Last Updated Jan 20, 2010 6:13 PM EST
None of the obvious alternatives seems to be workable. The Democrats are not going to try to ram the legislation through before Brown is seated two weeks from now. Even if that were logistically possible, it would enrage many voters. It also seems unlikely that there are enough votes in the House to pass the bill that has already cleared the Senate-a maneuver that, if successful, would avoid a Senate filibuster when the reconciled version of the bill returned to that chamber. And while a stripped-down version of the measure could be attached to a "budget reconciliation" bill that would require only a simple majority to pass the Senate, so many key portions of the bill would have to be dropped that it would be a Pyrrhic victory.
On Huffington Post, Dylan Loewe makes a sensible suggestion: The House might be willing to swallow the current Senate version, he says, if its members were promised that the provisions they object to would be renegotiated in a follow-on bill. But it's still a long shot that enough House votes would be there for the current legislation, and there's no guarantee that the Senate would pass the later measure.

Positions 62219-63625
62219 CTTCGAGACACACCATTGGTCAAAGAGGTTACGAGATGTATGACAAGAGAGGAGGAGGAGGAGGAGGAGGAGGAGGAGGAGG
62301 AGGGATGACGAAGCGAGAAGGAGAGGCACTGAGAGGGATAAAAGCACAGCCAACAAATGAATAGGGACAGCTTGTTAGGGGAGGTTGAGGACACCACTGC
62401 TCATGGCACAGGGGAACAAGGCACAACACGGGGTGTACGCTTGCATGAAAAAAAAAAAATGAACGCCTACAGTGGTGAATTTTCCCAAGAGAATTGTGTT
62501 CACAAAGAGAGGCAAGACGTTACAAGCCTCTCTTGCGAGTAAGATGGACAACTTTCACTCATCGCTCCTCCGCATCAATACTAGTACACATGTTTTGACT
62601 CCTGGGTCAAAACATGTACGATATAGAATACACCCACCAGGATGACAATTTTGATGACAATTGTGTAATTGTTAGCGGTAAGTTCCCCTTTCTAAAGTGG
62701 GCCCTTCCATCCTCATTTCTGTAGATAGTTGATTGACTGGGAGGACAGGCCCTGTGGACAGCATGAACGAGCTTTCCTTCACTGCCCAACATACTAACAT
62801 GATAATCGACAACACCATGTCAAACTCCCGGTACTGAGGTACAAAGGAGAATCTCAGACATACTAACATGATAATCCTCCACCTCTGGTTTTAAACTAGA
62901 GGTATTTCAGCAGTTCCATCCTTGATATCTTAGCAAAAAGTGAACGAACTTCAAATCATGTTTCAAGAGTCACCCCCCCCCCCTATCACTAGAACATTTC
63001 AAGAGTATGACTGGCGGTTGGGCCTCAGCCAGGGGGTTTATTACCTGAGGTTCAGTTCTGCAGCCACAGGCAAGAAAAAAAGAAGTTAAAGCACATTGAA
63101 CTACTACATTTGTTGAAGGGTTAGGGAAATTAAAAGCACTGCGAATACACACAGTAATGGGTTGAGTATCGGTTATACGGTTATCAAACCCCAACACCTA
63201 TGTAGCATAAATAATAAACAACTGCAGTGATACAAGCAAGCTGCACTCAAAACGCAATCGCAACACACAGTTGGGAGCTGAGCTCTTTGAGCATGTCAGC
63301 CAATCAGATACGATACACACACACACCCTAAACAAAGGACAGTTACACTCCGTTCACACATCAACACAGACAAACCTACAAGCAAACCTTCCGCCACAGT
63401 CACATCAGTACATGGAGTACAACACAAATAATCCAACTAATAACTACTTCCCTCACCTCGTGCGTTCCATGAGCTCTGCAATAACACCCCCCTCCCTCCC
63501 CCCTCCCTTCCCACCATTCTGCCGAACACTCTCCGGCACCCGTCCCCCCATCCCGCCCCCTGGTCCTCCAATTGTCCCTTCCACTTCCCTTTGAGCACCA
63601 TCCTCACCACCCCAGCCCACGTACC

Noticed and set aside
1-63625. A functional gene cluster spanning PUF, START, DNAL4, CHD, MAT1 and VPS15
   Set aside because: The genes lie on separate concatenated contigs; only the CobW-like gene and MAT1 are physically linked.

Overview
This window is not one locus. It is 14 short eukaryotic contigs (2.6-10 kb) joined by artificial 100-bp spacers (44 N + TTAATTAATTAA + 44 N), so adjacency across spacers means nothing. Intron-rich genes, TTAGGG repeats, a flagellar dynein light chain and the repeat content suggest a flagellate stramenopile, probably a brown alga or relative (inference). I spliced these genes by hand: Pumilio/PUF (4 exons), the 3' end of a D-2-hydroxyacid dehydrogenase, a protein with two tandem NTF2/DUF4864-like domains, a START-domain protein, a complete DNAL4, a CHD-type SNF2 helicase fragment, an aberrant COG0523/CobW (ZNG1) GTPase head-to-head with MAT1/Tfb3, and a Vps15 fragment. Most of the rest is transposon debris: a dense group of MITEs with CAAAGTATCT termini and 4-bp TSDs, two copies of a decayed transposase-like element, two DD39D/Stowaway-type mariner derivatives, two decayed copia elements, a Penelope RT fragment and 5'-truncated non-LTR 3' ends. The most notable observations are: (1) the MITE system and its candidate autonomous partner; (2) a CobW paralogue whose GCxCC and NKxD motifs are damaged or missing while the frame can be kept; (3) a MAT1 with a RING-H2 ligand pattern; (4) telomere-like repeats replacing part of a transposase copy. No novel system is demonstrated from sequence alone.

Meanwhile, Sen. Susan Collins of Maine-a relative moderate Republican-says that she's willing to work with Democrats to develop an alternative to the Senate bill. To judge by past Republican statements and proposals, that would not be very productive. The Republicans, after all, are hoping that healthcare will be President Obama's Waterloo, as South Carolina Rep. Jim DeMint indelicately put it. If the Democrats give up the ship on healthcare, the Republicans will let it sink.
Here's another idea. While it would not be popular with liberal Democrats, it might just attract enough Republicans like Collins to pass the Senate. Instead of trying to reform health insurance right now, let's focus on reforming the healthcare delivery system with an eye to containing costs. There are already some pretty good proposals on that score in both the House and Senate bills. Perhaps they should be combined into one measure that would focus with a laser-like intensity on the problem of runaway health spending. The Republicans and many voters say that that's their top concern: Let's take them at their word, and see what they do.
Of course, there is still bound to be pushback against the creation of a Medicare advisory council that would have broad powers to regulate provider reimbursement with only minimal Congressional oversight. But it's entirely possible that efforts to promote accountable care organizations, payment bundling, medical homes and other methods of restructuring the delivery system could gain bipartisan support. If some of these initiatives bore fruit and began to bend the cost curve, then a few years from now, we could try again to enact legislation to achieve universal coverage. By then, if health cost growth levels off, it might be more politically palatable to subsidize coverage for the uninsured, because insurance will be more affordable.